30 November 2017 ~ 5 Comentarios

One year without Fidel

By Carlos A. Montaner

It has been one year since Fidel’s death was announced. It seems like a century ago. For more than a decade, from July 26, 2006 to Nov. 25, 2016, he lived with one foot in the grave. That slow-motion agony was very useful to his brother Raúl. It served to fasten him to the presidential chair and allowed Cubans to adapt to his control while he gained power and surrounded himself with people he trusted.

Raúl is president because that’s what Fidel decided. He may have seemed a mediocre person to Fidel, without savvy and without charisma, but he was absolutely loyal, a virtue that paranoid people value far above all the others, so Fidel fabricated a biography for him to turn him into his shield bearer. He dragged him into the revolution. Made him commander. Made him defense minister. Made him vice president, and finally bequeathed to him the power, initiating the Castro dynasty.

Since then, Raúl has governed with his familial retinue. With his daughter Mariela, a restless and plain-speaking sexologist. With his son, Col. Alejandro Castro Espín, educated in the KGB’s intelligence schools. With his grandson and bodyguard Raúl Guillermo Rodríguez Castro, son of Deborah. With his son-in-law or former son-in-law (nobody knows if he’s still married to Deborah or if they divorced), Gen. Luis Alberto Rodríguez López-Calleja, head of GAESA, the main holding of the Cuban chiefs of staff.

Those are the people who govern with Raúl, but they have three very serious problems. The most important is that very few believers in the system remain in Cuba. Sixty years of disaster are too many to stay faithful to that folly. Raúl himself lost his confidence in the system in the 1980s, when he sent many army officers to European centers to learn management and marketing techniques.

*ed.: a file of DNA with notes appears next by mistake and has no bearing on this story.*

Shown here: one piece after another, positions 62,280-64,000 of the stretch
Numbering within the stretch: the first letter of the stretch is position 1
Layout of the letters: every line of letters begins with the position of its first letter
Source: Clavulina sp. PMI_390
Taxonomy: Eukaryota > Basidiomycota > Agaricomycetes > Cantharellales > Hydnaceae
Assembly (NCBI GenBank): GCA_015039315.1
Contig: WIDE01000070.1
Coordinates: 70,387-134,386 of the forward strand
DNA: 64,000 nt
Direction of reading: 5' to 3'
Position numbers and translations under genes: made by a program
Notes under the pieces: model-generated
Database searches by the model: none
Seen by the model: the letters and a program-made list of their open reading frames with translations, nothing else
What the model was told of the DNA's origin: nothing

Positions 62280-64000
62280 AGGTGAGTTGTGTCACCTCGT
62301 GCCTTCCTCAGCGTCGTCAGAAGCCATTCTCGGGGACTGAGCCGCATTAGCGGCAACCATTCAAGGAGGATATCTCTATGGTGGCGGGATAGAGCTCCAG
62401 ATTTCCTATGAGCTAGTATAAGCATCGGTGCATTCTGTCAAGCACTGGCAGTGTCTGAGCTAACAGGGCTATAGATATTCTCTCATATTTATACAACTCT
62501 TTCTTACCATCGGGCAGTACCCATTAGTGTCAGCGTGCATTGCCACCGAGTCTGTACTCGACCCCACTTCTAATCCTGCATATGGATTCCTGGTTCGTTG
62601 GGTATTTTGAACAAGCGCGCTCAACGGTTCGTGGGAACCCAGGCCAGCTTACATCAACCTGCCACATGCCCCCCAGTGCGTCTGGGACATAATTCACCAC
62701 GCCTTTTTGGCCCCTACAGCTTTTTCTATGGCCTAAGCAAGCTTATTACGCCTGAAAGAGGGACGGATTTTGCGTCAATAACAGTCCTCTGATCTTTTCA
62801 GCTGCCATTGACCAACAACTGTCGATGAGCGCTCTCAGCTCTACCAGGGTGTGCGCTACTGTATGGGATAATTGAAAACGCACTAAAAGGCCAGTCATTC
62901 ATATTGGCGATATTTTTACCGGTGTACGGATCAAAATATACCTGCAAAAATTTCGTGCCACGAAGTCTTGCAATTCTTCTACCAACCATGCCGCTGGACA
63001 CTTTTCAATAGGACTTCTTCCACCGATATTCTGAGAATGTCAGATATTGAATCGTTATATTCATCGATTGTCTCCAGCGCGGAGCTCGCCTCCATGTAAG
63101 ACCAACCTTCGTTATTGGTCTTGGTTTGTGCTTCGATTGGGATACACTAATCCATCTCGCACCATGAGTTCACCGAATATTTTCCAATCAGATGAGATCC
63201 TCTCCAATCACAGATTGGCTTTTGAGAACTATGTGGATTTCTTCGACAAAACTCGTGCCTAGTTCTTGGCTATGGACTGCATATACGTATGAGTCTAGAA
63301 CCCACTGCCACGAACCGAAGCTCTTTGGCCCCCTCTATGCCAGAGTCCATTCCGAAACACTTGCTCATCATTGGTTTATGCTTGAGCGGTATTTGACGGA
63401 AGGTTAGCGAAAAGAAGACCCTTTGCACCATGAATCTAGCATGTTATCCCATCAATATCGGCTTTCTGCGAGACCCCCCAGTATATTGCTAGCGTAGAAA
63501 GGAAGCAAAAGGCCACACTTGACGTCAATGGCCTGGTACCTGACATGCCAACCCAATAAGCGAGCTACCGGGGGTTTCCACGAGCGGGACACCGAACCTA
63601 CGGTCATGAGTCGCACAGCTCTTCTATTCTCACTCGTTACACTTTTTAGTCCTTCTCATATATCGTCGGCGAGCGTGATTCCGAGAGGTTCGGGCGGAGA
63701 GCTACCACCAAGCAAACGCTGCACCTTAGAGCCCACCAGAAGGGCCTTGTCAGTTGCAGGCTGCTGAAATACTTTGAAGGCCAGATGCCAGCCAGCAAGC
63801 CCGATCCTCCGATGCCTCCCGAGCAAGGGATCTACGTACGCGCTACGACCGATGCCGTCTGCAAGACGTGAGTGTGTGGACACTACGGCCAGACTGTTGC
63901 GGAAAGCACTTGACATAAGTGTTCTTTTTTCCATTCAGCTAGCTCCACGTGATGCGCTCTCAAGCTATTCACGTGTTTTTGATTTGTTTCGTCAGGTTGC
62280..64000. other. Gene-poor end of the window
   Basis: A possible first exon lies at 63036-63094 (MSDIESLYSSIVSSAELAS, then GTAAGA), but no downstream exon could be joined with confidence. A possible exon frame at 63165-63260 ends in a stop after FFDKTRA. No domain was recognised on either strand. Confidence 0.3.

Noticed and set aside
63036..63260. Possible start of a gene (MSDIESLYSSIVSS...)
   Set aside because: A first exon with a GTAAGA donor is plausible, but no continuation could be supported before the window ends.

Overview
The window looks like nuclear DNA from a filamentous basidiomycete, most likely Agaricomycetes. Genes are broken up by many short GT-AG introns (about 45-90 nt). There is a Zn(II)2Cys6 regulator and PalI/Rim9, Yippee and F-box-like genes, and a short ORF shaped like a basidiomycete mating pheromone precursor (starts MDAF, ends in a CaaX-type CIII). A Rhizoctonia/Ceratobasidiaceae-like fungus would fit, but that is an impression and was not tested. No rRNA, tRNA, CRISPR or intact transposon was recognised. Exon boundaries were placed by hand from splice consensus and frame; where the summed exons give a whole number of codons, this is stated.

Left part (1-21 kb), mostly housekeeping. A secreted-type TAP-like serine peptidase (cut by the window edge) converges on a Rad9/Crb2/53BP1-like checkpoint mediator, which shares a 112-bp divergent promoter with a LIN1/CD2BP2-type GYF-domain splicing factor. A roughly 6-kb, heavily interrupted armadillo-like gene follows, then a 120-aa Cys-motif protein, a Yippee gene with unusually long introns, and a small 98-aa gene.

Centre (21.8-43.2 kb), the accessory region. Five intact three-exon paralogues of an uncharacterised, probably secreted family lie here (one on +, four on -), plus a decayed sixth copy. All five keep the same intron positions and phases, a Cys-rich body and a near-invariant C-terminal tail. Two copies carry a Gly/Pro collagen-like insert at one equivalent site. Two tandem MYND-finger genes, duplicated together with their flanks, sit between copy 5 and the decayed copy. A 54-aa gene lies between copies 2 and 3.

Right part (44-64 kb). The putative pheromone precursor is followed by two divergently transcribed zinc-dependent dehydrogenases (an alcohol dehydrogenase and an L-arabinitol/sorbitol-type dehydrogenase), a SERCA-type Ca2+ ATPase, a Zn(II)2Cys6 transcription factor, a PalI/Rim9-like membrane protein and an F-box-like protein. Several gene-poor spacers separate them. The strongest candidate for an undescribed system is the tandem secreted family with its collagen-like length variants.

Why should the Cuban brass learn those disciplines well? To implement the “Military Capitalism of State,” Cuba’s only and devastating intellectual contribution to post-communism. The State reserves to itself the 2,500 midsize and major enterprises of the productive apparatus (hotels, banks, rum distilleries, breweries, cement factories, steel plants, ports and airports, etc.) directed by high-ranking military or former military officers. When these people cannot directly exploit an industry for lack of capital or expertise, they bring in a foreign partner to whom they promise ample profits, all the while watching him as if he were the worst of enemies.

Simultaneously, ordinary Cubans are barred from creating major businesses. They must limit themselves to running small places of service (restaurants), baking pizzas, frying croquettes or frying themselves driving taxis. They are forbidden to accumulate wealth or invest in new businesses, because the objective is not for entrepreneurial individuals to display their talent and keep the profits but to come up with the manual labor that the State cannot provide. In contrast with China, making money is a crime in Cuba. In other words, the worst of both worlds: statism controlled by the army brass and microcapitalism bound hands and feet.

The second problem is that the Communist Party means nothing to almost no one in Cuba. In theory, communist parties are segregated by a doctrine (Marxism) that, after losing all meaning, turns the CP into a purely ritual affair. That’s what happened in the Soviet Union. Because nobody believed in the system, the CP was terminated by decree and 20 million people went home without shedding a tear.